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language acquisition theories


Working Paper May 2014
DOI: 10.13140/RG.2.1.1381.1607

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Entisar Khalifa Aljoundi
University of KwaZulu-Natal
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Introduction
Several theories and approaches have emerged over the years to study and analyze the process of
language acquisition. The main schools of thought, which provide theoretical paradigms in
guiding the course of language acquisition are, innatist theory, cognitivist theory and motherese
theory. The Innate theory asserts that language is an innate capacity and that a childs brain
contains special language-learning mechanisms at birth in which the main proponent of this
theory is Chomsky (Pinker, 1994). On the other hand, the cognitive theory by Jean Piaget
(Wilburg, 2010) claims that language is just one aspect of a childs overall intellectual
development. Sassonian (2009) asserts that language is a symbolic representation which allows
the children to abstract the world. In this essay I will be critically examining the input theory
that the child-centered Motherese is universal, and there are cultures in which speech is never
addressed to language-learning children. More so, the essay will critically discuss the cognitive
theory and also the Chomsky innateness theory of children having innate ideas to learn language
and also how this language acquisition is learned and developed by social interacting with
environments such as adults and the cognitive development. Also, I will be highlighting studies
that have critiqued Motherese and the other theories of not being helpful to children in acquiring
language.
The innateness theory
Language is not an autonomous system for communication. It is embedded in and supplemented
by gesture, gaze, stance, facial expression, voice quality in the full array of options people can
use for communicating (Clark, 2009).Learning is complex and the context where it takes place
is influenced by our learning experience due to our different experiences. Clark (2009, p.7)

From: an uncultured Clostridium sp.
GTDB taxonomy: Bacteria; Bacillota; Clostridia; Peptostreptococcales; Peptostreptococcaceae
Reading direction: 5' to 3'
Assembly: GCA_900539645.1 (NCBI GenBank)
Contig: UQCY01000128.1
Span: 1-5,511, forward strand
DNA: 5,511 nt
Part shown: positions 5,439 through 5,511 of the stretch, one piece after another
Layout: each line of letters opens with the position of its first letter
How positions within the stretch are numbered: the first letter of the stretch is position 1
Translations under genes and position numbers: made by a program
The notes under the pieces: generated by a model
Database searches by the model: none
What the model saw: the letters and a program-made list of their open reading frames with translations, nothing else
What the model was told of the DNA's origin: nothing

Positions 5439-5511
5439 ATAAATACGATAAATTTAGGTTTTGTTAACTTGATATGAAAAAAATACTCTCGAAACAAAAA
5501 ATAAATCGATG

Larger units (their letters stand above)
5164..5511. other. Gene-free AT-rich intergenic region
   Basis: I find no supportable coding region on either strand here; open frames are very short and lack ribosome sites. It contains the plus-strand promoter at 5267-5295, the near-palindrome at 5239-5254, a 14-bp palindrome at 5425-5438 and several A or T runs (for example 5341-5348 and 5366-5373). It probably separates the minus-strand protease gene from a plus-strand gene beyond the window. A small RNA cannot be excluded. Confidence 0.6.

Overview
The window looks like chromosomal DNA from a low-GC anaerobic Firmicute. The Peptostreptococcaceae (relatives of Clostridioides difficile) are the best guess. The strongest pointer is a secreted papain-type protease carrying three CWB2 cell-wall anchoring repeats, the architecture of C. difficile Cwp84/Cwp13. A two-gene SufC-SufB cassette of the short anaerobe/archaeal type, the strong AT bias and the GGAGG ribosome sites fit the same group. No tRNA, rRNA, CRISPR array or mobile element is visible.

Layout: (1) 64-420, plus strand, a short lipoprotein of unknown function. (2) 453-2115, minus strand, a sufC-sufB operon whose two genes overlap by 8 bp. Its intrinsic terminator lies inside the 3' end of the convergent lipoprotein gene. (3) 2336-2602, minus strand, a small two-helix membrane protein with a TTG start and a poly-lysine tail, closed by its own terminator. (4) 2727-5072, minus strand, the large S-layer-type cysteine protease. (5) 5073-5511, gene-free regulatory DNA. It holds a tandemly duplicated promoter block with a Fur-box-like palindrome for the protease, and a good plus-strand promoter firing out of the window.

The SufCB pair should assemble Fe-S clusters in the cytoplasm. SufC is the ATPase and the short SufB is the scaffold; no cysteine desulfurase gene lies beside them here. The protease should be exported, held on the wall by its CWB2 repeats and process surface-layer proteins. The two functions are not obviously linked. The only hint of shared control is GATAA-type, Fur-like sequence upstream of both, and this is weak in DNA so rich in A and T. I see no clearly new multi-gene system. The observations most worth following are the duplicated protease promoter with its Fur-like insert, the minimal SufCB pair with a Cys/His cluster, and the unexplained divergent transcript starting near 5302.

states that in learning language, children may first rely on nonlinguistic options, both in their
initial understanding and in their own early use. The Innateness theory by Noam Chomsky
(Pinker, 1994) shows the innatist limitations of behaviorist view of language acquisition in
1960s to the alternative generative account of language. The main Argument in this theory is
that children are born with an innate knowledge which guides them in the language acquisition
task. The childrens ability makes the task of learning a first language easier than it would
otherwise be (Crain & Lillo-Martin, 1999). Pinker (1994, p.26) claims that the universally of
complex language is a discovery that fills linguists with awe, and is the first reason to suspect

that language is not just any cultural invention but the product of a special human instinct. It is
an innate biological function of human beings just like learning to walk. On the other side, Clark
(2009, p.2) poses that even if children are born with a learning mechanism dedicated to
language, the main proposals is to focus only on syntactic. The rest has to be learnt. This essay
believes that children have the innate ability to learn language as Chomsky believes, but this
needs to be learn and develop by social interacting with environments such as adults and in
cognitive development. According to Clark (2009) children beside their innate abilities; their
acquisition of language could also be affected by social interaction and cognitive development.
Moreover, Chomsky (2009) argues that Language learning is not really something that the child
does; it is something that happens to the child placed in an appropriate environment much as the
childs body grows and matures in a predetermined way when provided with appropriate
nutrition and environmental stimulation.